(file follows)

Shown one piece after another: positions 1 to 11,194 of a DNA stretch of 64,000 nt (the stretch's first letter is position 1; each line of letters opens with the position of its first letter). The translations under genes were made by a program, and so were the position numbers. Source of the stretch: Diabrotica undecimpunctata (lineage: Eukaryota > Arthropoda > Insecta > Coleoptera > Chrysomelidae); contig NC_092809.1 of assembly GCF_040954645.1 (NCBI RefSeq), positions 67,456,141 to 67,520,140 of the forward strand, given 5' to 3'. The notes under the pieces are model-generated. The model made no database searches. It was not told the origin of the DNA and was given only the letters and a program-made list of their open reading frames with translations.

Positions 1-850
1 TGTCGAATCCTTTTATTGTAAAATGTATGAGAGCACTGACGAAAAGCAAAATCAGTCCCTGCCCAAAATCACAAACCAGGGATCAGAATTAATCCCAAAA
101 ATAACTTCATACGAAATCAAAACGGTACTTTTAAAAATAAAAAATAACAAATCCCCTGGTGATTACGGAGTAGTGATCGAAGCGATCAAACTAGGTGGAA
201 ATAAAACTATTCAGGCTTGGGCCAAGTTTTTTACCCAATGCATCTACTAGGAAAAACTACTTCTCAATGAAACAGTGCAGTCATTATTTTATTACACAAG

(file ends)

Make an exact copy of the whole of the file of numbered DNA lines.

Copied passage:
Shown one piece after another: positions 1 to 11,194 of a DNA stretch of 64,000 nt (the stretch's first letter is position 1; each line of letters opens with the position of its first letter). The translations under genes were made by a program, and so were the position numbers. Source of the stretch: Diabrotica undecimpunctata (lineage: Eukaryota > Arthropoda > Insecta > Coleoptera > Chrysomelidae); contig NC_092809.1 of assembly GCF_040954645.1 (NCBI RefSeq), positions 67,456,141 to 67,520,140 of the forward strand, given 5' to 3'. The notes under the pieces are model-generated. The model made no database searches. It was not told the origin of the DNA and was given only the letters and a program-made list of their open reading frames with translations.

Positions 1-850
1 TGTCGAATCCTTTTATTGTAAAATGTATGAGAGCACTGACGAAAAGCAAAATCAGTCCCTGCCCAAAATCACAAACCAGGGATCAGAATTAATCCCAAAA
101 ATAACTTCATACGAAATCAAAACGGTACTTTTAAAAATAAAAAATAACAAATCCCCTGGTGATTACGGAGTAGTGATCGAAGCGATCAAACTAGGTGGAA
201 ATAAAACTATTCAGGCTTGGGCCAAGTTTTTTACCCAATGCATCTACTAGGAAAAACTACTTCTCAATGAAACAGTGCAGTCATTATTTTATTACACAAG